There is an active parents’ association in the school. Some members have attended training to assist them in their role. The parents’ association meets several times a term. Parents’ concerns are the commonly raised issues at these meetings. Among these concerns are health and safety issues, particularly road safety. The parents’ association is also keen to see the development of better playground facilities in the schoolyard. The school principal meets regularly with the members of the parents’ association. The broader parent community receives regular newsletters from the parents’ association to inform of developments in the school.


Positive relations exist between parents and teachers. There is a good level of parental involvement in the school. The parents’ association has been involved in the Green Schools Project and in developing play areas in the school. The parents’ association was very involved in the development of various parts of the school plan, specifically in devising school policies such as the code of behaviour and the homework policy. The parents express satisfaction with the education provided in the school. The school deals with parents’ concerns in an open way. Parents are welcome to discuss pupils’ progress or other issues with the principal or class teacher at any time.


Parents are given an oral report on the progress of their children at the formal parent-teacher meetings that are organised annually. Parents are also sent a written report on their children at the end of the school year. The parents receive regular newsletters from the principal to keep them informed about school matters.


1.5 Management of pupils

Most of the pupils in Fohenagh School are well behaved. Almost all of them get on well with each other. They are also very welcoming to visitors to the school. The teachers have a positive relationship with their pupils and there is an understanding of the importance of this relationship among all the school staff. The majority of pupils participate eagerly in lessons and other school activities.





2.     Quality of school planning


2.1 Whole-school and classroom planning

A lot of work has been done in the development of the school plan. Much of this work is good. The teachers have made good use of the support received from cuiditheoirí and facilitators from national in-service training initiatives. Nevertheless, a substantial review of the school plan needs to be undertaken to ensure that it is focused and relevant to the specific needs of Fohenagh School. The drafting process is very important in school planning, but the final draft should be clearly identifiable as such and all members of staff should be aware of the definitive versions of school policies and curricular plans. School planning issues should be a priority for the school to ensure the implementation of a broad and balanced curriculum in all areas.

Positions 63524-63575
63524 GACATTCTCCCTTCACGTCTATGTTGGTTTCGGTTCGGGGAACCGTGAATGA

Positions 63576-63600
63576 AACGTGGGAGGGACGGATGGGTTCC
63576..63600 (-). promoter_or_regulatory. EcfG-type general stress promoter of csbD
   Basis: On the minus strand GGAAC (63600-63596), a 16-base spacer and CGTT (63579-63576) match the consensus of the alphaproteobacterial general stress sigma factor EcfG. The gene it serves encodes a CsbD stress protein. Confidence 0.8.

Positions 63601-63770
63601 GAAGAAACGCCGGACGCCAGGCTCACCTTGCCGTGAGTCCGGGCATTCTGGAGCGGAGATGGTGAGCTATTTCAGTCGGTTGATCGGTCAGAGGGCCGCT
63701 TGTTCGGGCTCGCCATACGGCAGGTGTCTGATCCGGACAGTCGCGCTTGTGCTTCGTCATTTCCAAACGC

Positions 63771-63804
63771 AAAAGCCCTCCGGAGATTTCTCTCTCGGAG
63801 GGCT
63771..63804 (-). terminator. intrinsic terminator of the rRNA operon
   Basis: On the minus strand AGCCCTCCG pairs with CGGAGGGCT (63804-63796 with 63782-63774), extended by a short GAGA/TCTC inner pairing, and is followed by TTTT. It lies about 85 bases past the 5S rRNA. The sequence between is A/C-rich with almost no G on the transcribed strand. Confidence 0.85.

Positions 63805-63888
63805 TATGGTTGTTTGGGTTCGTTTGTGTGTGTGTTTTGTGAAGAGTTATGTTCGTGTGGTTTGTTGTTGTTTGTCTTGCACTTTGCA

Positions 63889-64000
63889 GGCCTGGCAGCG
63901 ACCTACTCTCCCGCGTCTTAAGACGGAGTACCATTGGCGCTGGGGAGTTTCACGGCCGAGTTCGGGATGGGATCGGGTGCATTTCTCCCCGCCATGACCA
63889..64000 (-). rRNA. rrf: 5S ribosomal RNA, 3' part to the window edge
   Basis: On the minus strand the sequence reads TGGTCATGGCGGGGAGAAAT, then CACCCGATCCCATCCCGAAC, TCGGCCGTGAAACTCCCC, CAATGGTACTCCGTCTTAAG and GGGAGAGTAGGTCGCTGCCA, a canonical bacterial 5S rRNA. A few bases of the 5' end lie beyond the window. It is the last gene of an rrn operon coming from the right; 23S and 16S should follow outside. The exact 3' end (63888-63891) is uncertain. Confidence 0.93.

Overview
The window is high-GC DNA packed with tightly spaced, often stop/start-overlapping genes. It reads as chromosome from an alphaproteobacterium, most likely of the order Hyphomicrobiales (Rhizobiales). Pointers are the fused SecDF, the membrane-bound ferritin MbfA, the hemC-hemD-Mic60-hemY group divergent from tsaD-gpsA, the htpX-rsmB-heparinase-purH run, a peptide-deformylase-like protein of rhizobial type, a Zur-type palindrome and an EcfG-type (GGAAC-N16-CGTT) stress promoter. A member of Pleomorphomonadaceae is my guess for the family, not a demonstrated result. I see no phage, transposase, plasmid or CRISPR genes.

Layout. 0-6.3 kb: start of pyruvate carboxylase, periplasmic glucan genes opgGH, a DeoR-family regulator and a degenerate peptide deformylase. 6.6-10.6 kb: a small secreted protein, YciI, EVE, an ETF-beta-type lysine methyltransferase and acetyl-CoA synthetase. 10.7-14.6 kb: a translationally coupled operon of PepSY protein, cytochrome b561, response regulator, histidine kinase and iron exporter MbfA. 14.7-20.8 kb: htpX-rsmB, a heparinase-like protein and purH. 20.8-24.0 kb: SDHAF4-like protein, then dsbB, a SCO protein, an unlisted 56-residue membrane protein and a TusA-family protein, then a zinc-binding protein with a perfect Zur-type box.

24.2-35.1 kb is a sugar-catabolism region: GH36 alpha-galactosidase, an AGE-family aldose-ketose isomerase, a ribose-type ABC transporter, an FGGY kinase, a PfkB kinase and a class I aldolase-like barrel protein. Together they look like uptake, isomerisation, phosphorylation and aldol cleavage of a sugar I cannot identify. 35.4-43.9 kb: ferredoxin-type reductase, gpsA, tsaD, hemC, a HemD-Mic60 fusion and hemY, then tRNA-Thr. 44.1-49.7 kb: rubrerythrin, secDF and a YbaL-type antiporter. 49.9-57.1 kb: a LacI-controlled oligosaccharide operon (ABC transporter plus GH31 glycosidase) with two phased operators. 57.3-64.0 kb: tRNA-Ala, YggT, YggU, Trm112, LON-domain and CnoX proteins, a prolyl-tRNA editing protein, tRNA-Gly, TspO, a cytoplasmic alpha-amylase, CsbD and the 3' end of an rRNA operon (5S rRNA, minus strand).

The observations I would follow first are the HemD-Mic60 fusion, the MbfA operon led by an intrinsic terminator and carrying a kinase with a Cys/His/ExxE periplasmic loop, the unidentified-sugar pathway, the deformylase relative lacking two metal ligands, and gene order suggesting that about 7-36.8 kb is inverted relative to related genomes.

The board of management ratifies administrative and curricular policies prior to their inclusion in the school plan. The school plan is available for parents to consult. Organisational policies have been developed on a wide range of school matters. Among these are a health and safety statement, an enrolment policy and a code of behaviour and anti-bullying policy. An equality statement is also available.


The quality of some teachers’ classroom planning is highly commendable. Where this is the case, written schemes provide a clear overview of the work planned. Much more emphasis needs to be placed on the provision and quality of long-term and short-term schemes in some classes. Monthly progress records (cuntais mhíosúla) should be completed by every teacher at the end of every month. These records should be carefully maintained by the school principal. The principal has a crucial leadership role to play in ensuring school-wide compliance with planning and preparation regulations. Most of the teachers have set out an appropriate timetable. Some timetables should be revised to ensure that they are based on the suggested minimum time framework set out in the primary school curriculum.


Individual education plans (IEPs) have been developed for pupils attending learning support or in receipt of resource hours. The IEPs are reviewed at appropriate intervals, but it is recommended that the process of review should be further formalised with more effective parental involvement. Daily notes record pupils’ progress. Records are kept in the office, but copies of relevant test results should also be kept in the learning support teacher files.


2.2 Child protection policy and procedures